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7 Directors Who Made the Jump from Music Videos to Feature Films

Everyone starts somewhere. Before they found big-time Hollywood success, these directors were making the most out of small budgets and developing their techniques on the sets of music videos.

Image via Annapurna Pictures

There are plenty of paths into the larger world of filmmaking. Corporate video. Wedding video. Agency ad work. While these jobs aren’t exactly glamorous, they do offer an opportunity to get your hands dirty and get paid to shoot some actual footage.

Music videos are another excellent first step for aspiring film and video creatives. You’ll learn how to work with crews and shooting schedules and likely make a few solid connections. Best of all, making a music video provides a little wiggle room. Even with a low budget and time and gear constraints, you can still make something inventive and engaging while demonstrating your hard-earned skills and ability to execute a vision.

If you do put yourself out there and book a music video gig, know that you are in good historical company; some of the biggest feature-film directors working today got their start making music videos.

1. Antoine Fuqua

After working as a production assistant in NYC and shopping his first short film to record labels, Antoine Fuqua found himself helming music videos for artists like Prince, Arrested Development, and CeCe Peniston. Fuqua was soon approached by none other than Jerry Bruckheimer about directing a music video for Coolio’s “Gangster’s Paradise” from the soundtrack of 1995’s Dangerous Minds. Sure enough, the video was a hit, eventually winning Best Rap Video at the 1996 MTV Video Music Awards.

Fuqua went on to direct the gritty crime drama, Training Day, for which Denzel Washington took home the Academy Award for Best Actor.

2. David Fincher

One of David Fincher’s earliest impressions on the mainstream might just be the most David Fincher thing ever: a 1985 American Cancer Society commercial featuring a fetus smoking a cigarette.

Before moving on to become one of the most respected directors in Hollywood, Fincher enjoyed massive success and acclaim in the music video industry, working with a who’s who of 80s/90s music superstars like Madonna, Aerosmith, Paula Abdul, Billy Idol, and The Rolling Stones.

His impact and influence was substantial — in addition to winning two Grammys for Best Music Video and three MTV Video Music Award for Best Direction, the production company he co-founded (Propaganda Films) helped shape the careers of some of the most talented directors in the business, including Gore VerbinskiMichael Bay, and Zack Snyder.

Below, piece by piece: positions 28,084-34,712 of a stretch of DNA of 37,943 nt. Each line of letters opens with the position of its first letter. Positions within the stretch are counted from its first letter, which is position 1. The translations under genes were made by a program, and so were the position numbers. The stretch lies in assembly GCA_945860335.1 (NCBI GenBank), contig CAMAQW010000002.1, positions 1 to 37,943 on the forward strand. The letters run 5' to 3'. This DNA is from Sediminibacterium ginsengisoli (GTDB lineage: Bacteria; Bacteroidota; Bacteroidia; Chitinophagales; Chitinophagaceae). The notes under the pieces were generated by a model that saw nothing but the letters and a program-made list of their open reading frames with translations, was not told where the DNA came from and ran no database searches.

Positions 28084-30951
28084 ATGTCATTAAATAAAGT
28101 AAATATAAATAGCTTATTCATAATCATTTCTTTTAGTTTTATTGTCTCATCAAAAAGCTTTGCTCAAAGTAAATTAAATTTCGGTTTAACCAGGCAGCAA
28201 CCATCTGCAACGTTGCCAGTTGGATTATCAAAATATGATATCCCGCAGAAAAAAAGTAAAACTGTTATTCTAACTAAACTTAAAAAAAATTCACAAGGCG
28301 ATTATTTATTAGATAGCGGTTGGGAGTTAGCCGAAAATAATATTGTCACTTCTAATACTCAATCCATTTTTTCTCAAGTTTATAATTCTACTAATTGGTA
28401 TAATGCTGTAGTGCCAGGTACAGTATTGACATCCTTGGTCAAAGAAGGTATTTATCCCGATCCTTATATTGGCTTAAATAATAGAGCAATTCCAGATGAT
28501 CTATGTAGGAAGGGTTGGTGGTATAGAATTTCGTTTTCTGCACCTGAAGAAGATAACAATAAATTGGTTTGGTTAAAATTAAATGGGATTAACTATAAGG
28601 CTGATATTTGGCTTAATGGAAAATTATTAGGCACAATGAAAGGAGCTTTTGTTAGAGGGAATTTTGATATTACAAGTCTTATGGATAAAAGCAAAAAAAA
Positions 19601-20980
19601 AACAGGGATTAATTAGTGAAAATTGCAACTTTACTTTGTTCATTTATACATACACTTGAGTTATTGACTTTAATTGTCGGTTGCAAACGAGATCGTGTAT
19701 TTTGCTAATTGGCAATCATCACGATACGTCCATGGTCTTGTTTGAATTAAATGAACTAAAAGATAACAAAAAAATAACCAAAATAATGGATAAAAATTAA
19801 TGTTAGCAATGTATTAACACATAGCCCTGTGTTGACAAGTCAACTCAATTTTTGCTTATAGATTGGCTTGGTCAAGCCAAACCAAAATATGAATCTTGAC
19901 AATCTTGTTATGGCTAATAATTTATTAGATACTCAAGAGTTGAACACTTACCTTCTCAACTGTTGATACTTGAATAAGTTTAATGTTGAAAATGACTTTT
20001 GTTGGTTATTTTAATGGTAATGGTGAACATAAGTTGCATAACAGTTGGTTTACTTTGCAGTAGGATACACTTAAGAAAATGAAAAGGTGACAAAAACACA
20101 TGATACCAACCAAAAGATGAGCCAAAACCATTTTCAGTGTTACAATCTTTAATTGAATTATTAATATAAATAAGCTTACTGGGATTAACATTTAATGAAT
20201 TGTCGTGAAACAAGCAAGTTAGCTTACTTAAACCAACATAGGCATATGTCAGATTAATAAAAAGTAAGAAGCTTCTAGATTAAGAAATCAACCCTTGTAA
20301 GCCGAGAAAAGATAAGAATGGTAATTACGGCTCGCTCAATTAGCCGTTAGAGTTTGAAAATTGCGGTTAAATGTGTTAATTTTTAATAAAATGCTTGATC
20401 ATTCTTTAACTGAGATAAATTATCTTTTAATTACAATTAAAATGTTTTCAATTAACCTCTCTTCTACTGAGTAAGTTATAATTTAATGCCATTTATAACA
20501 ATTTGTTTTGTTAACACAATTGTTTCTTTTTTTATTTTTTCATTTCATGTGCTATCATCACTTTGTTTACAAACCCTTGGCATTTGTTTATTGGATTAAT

3. Francis Lawrence

Wielding possibly the most stacked music video resume of this list, Francis Lawrence has worked with some of the biggest acts on the planet, like Akon, Jay Z, Third Eye Blind, Justin Timberlake, Will Smith, Beyonce, Lady Gaga, and manymany more.

After working as a second camera assistant on the 1990 film Pump Up the Volume, Lawrence would grind for many more years before breaking into the mainstream as the director of films like I Am Legend and the final three adaptations of The Hunger Games.

4. Spike Jonze

Like David Fincher, Spike Jonze made his name by pushing boundaries with a surreal, outside-the-box approach to storytelling. After honing his chops through skateboarding photography and video work, Jonze ventured into music video just in time for the alternative-music explosion of the early 1990s, working with some of the era’s most influential artists, like Sonic Youth, Beastie Boys, Weezer, Dinosaur Jr., and R.E.M.

His first feature film, 1999’s Being John Malkovich, earned him an Academy Award nomination for Best Director. He picked up several more industry nominations for 2013’s Her — and took home the Oscar for Best Original Screenplay, the Golden Globe for Best Screenplay, and the Writers Guild of America Award for Best Original Screenplay.

5. Michel Gondry

Gondry’s first forays into film were music videos he created for his French pop band, Oui Oui. Those wildly inventive clips caught the eye of Icelandic avant-garde powerhouse Björk, resulting in the iconic Gondry-directed music video for “Human Behavior” (and seven other music video collaborations.)

Gondry went on to work with musical acts like The Rolling Stones, Foo Fighters, Beck, and Daft Punk before directing his feature film debut, the Charlie Kaufman-scripted Human Nature. His second film, Eternal Sunshine of the Spotless Mind, led to a Best Actress Academy Award nomination for Kate Winslet, with Gondry (and fellow co-writers Kaufman and Pierre Bismuth) winning the Academy Award for Best Original Screenplay.

6 & 7: DANIELS

DANIELS —Daniel Kwan and Daniel Scheinert — is a recent phenomenon. In addition to their viral (and deceptively profound) short films and engaging brand work, the unconventional duo is responsible for some of the most original music videos in recent memory, working with acts like Foster the People, Battles, Tenacious D, and The Shins.

With the recent big-screen release of their feature-length Swiss Army Man, the story of DANIELS serves as an excellent example of the power a modern filmmaker wields with resources like YouTube and Vimeo at their disposal.

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